I think all marketing agencies have seen at least some impact from the coronavirus outbreak. However, we have been fortunate that we have a diversified client base and long-term relationships with many of our clients (some over a decade that predates our company). We’ve also actually seen people signing new deals in this environment. Some businesses are seeing increased traffic and sales with more people at home and searching online.

I think the best advice for marketers during this time comes from one of the best crisis managers of all time, Abraham Lincoln. He said, “Let us have faith that right makes might.” In this crisis, we are seeing many businesses do the right thing, and their brands are benefitting from it.

Visa CEO Alfred F. Kelly, Jr. promised not to lay off any employees this year and his post got over 160,000 likes on LinkedIn. That develops the kind of positive sentiment for a brand that an advertisement never could. Many other brands are helping out during this crisis by making masks and hand sanitizer, and they’re seeing similar results.

The best way to succeed in business is to do the right thing. Cutting corners and taking advantage of people leads only to short-term success, and that is especially true during a crisis. People want to see that you are human, that you care, and they will reward you with likes, shares and positive sentiment that will translate to future purchases.

We are all in this together, and we are looking for someone to root for. Do the right thing, and people will root for your brand. There’s nothing greater a marketer could do for their brand.

SEO search

How does SEO fit into an overall digital marketing strategy?

Google’s face to the SEO community John Mueller said that Google’s quality rater guidelines—the document Google uses to evaluate its own algorithm—are “a guide to where SEO is going, not where it is right now.” The document emphasizes EAT—expertise, authority and trust. What I see Google doing is leaning more toward ranking trusted experts on a topic and not just people who make great content. Going forward I think the name and the reputation of the person behind the content are only going to become more important.

Right now we are seeing this in the healthcare industry, where traditional health sites with medical doctors reviewing the content are seeing a huge boost, while nontraditional sites have really been struggling as far as search engine rankings, hits, etc.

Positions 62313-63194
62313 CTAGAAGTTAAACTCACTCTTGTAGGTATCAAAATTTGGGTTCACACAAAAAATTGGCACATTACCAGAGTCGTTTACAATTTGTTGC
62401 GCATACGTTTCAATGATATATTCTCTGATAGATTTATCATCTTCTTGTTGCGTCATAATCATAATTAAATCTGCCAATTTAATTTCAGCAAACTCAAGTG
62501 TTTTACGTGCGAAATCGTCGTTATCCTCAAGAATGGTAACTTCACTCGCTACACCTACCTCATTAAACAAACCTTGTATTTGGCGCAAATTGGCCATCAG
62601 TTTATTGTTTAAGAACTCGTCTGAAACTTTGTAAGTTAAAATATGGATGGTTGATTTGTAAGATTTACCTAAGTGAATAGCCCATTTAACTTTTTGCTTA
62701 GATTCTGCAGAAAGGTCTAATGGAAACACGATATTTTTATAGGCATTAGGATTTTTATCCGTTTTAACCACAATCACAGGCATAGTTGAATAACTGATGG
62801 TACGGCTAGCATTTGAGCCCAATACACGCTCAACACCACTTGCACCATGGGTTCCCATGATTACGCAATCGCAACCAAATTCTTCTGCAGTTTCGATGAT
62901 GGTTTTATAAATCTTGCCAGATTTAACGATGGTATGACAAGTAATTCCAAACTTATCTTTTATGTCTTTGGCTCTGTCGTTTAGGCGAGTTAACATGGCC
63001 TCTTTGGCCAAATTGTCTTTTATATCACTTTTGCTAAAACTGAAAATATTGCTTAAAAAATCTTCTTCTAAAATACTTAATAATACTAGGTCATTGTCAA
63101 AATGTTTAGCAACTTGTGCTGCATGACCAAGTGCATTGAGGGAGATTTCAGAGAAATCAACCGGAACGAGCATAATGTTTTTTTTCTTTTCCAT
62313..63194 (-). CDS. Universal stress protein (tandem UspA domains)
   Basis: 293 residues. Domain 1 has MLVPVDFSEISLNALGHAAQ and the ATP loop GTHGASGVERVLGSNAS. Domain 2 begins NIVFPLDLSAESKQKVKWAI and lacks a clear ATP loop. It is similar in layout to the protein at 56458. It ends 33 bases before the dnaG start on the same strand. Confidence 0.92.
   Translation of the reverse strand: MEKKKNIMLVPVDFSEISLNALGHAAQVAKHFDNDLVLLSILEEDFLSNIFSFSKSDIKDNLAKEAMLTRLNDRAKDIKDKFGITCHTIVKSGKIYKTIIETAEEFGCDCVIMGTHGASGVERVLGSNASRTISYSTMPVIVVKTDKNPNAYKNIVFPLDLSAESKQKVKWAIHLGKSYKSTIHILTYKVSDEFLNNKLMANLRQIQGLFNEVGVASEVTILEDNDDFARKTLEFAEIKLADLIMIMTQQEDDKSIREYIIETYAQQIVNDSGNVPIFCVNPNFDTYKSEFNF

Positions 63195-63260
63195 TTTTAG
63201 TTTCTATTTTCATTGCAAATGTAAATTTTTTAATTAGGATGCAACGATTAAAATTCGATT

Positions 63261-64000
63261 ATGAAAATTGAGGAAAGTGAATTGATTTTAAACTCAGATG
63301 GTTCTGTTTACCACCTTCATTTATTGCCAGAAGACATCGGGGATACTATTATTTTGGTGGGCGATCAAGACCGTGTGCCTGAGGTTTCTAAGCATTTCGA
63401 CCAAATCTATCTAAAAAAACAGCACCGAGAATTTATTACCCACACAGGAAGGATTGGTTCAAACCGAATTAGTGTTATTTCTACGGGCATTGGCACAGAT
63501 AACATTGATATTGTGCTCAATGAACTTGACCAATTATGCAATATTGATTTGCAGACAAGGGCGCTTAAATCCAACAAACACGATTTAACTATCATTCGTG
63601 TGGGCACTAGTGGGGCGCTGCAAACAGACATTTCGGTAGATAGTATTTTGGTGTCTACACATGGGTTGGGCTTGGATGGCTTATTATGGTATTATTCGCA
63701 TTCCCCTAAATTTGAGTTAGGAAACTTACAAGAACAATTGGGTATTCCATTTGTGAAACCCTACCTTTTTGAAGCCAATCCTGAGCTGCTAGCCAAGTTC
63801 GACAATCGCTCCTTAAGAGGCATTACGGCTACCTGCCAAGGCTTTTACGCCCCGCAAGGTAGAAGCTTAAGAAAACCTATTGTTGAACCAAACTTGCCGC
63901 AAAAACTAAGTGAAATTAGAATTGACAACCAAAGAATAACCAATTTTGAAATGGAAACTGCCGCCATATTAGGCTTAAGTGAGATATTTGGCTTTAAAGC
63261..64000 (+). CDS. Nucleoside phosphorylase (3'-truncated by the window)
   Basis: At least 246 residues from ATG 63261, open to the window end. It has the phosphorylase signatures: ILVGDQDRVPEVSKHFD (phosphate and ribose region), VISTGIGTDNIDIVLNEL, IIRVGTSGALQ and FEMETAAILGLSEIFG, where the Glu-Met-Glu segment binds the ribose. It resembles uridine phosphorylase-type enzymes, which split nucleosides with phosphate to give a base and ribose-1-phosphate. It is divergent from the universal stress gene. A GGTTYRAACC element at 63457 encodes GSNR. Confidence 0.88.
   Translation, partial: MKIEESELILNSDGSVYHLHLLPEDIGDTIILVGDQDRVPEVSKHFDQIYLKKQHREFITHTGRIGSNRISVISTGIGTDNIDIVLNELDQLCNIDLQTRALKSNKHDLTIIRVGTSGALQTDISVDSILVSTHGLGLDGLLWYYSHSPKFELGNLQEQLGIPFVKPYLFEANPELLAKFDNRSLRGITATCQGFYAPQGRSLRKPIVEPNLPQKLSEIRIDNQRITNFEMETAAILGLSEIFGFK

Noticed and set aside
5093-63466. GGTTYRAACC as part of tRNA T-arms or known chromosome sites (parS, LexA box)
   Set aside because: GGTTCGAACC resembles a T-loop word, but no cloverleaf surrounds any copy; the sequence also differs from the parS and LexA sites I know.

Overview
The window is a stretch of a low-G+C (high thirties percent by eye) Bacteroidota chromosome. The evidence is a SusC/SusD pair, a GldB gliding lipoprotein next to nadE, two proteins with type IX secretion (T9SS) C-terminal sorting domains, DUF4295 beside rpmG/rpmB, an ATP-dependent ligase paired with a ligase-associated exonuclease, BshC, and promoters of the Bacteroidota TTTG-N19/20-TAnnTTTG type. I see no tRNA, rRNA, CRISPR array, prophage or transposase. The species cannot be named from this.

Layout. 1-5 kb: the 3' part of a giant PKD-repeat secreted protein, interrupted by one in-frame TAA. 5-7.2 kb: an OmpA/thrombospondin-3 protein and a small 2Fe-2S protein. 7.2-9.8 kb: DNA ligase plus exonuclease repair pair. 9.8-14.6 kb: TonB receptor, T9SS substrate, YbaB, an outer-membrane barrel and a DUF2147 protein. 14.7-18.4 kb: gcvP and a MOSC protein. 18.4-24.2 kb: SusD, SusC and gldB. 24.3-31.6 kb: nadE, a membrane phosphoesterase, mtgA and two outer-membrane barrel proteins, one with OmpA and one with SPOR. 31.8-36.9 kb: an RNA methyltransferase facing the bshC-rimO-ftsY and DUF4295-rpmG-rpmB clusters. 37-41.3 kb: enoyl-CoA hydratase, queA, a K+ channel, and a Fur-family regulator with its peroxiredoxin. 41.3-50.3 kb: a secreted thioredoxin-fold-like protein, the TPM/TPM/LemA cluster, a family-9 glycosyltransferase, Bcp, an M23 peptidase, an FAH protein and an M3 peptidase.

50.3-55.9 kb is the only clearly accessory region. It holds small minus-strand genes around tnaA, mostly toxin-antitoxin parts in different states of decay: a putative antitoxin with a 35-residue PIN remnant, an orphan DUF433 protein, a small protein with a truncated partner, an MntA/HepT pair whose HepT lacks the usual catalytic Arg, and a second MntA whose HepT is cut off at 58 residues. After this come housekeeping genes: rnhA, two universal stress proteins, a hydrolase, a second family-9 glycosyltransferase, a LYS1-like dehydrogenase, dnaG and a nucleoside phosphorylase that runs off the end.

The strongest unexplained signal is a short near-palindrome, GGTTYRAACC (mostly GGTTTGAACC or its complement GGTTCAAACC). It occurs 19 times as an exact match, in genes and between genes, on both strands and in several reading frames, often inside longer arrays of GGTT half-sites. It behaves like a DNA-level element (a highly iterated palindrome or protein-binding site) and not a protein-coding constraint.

How does Google My Business impact online reputation?

Google My Business is where businesses manage their Google Maps page, and it can be more important for a lot of local businesses than their website. Google Maps show above other search results, and a large number of people stop right there and don’t go any further to the actual search results, such as the business’s website.

Some businesses have not even claimed their Google My Business page, which they really need to do as part of their digital marketing strategy. It’s hard to rank on Google if Google doesn’t even know for sure that the business is owned by someone, is active and so forth. Of course, there is the reputation piece that includes reviews, so it’s always good to be active there, try to get good reviews and improve ones that aren’t so good.

How can companies use Google My Business to benefit their brand?

After you claim your page, you can add offers, make posts just like social media, upload photos and videos and respond to reviews. Choosing your business category is important for search rankings. It’s almost like a social media page, so it’s important to be active on the page and keep it up-to-date.

Right now, it can be difficult to know which businesses are open or closed, so updating the Google My Business page can be a good way to keep customers in the loop and make sure they know when you are open, whether they can shop in-store or order for pickup, or any other changes that are taking place.